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Delaware Children’s Department Awarded $4M Federal LAUNCH Grant

Date Posted: Wednesday, September 17th, 2014
Categories:  DSCYF Former Governor Jack Markell (2009-2017) News Office of the Governor

Grant will address child mental/behavioral health needs in Wilmington at-risk communities

Wilmington, DE A partnership of government, education, and health care leaders has been awarded a $4 million federal grant that will build on Governor Jack Markell’s push to improve opportunities for some of Delaware’s most disadvantaged youth.

Awarded by the U.S. Substance Abuse and Mental Health Services Administration (SAMHSA) to the Delaware Department of Services for Children, Youth and Their Families (The Children’s Department), the funding will help address the physical, social, emotional, mental and behavioral needs of young children, from birth to age eight, who reside in several high risk communities in Wilmington.

The new resources will support Project LAUNCH (Linking Actions for Unmet Needs in Children’s Health), an initiative led by the Children’s Department that uses a public health approach, including a home visitation program, to improve collaboration and coordination across child-serving systems and promote social and emotional success in specific high-needs communities.

Today’s announcement follows the initiative unveiled earlier this month by Governor Markell and the Department of Education (DOE) to improve education opportunities for children attending the six lowest performing schools in the state, all of which serve disadvantaged youth in Wilmington.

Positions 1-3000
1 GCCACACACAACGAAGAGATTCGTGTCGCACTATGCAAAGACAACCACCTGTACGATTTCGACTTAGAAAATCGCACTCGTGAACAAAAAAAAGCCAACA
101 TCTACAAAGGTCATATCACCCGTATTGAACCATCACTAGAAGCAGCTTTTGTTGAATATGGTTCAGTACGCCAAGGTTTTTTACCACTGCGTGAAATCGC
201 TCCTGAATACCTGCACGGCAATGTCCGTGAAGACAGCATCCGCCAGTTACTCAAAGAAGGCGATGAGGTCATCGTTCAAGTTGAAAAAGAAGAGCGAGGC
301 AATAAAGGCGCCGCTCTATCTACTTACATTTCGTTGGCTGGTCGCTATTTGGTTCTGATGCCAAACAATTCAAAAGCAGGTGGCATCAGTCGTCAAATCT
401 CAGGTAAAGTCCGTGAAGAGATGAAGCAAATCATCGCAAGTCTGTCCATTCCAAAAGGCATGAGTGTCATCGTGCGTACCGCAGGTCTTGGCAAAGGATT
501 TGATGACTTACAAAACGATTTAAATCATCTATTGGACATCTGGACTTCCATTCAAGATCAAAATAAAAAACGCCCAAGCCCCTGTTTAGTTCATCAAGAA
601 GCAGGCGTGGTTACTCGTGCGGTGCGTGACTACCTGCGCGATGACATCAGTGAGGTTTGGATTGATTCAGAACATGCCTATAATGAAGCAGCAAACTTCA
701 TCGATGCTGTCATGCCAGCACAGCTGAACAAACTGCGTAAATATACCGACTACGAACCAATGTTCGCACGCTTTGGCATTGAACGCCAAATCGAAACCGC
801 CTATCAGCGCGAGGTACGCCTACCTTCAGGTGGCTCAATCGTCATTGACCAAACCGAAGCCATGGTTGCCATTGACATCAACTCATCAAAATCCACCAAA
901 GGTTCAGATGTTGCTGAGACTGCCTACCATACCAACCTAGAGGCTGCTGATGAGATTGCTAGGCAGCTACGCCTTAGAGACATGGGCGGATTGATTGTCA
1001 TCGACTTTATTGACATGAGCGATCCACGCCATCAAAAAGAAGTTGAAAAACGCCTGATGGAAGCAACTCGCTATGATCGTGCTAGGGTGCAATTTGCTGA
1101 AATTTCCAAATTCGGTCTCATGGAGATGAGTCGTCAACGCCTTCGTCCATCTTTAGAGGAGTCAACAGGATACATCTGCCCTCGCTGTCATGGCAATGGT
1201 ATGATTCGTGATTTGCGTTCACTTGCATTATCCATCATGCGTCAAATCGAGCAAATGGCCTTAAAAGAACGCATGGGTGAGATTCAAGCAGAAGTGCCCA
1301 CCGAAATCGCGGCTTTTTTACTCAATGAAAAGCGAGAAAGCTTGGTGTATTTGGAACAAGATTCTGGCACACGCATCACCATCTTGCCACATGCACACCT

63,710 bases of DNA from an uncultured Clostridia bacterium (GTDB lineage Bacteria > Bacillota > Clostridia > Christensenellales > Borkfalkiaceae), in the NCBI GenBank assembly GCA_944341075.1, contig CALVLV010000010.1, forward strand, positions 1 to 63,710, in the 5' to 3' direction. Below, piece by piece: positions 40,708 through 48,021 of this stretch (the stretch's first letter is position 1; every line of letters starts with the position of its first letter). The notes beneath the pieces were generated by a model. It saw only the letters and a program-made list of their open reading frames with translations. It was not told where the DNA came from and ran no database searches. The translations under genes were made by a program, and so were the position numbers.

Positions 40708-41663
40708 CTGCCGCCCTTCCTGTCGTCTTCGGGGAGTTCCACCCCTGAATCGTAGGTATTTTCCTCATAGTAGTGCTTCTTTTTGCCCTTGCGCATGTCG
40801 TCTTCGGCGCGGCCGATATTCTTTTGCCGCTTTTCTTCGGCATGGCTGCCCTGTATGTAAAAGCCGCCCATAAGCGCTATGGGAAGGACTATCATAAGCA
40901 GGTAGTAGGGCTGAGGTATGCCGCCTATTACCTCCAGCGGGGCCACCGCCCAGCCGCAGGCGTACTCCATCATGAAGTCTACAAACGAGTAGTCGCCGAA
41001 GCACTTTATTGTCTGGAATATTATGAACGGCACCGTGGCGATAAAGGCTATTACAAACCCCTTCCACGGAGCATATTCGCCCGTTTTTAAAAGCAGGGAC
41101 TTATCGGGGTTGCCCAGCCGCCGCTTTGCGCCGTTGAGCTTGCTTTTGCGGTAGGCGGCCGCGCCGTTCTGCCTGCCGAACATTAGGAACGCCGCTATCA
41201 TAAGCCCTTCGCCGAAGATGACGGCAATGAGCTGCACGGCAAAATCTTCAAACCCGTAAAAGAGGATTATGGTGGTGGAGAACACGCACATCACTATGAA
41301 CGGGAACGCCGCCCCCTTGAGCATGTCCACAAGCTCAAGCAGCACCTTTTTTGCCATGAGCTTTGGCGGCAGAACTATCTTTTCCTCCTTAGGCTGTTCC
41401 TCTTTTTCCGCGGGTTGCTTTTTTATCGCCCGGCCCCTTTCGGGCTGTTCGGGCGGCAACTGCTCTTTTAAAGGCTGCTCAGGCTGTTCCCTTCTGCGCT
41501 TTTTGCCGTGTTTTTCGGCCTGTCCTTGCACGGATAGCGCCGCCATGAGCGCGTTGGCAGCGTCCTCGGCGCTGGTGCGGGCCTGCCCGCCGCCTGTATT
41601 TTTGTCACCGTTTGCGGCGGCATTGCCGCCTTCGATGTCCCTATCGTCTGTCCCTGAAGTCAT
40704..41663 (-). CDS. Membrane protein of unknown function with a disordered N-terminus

“This grant builds on our state’s commitment to invest in the future of our most at-risk children in Wilmington,” said Governor Markell. “Project LAUNCH’s work serves as a model for how we support the health and well-being of children growing up in struggling communities. Along with our recent announcement to invest in their schools, this grant will help provide the resources to meet the needs of these kids. I thank all of the government, education, and health care leaders who have come together in a critical part of our state’s comprehensive effort to address the needs of these children. We owe all of our youth a fair chance to fulfill their great potential.”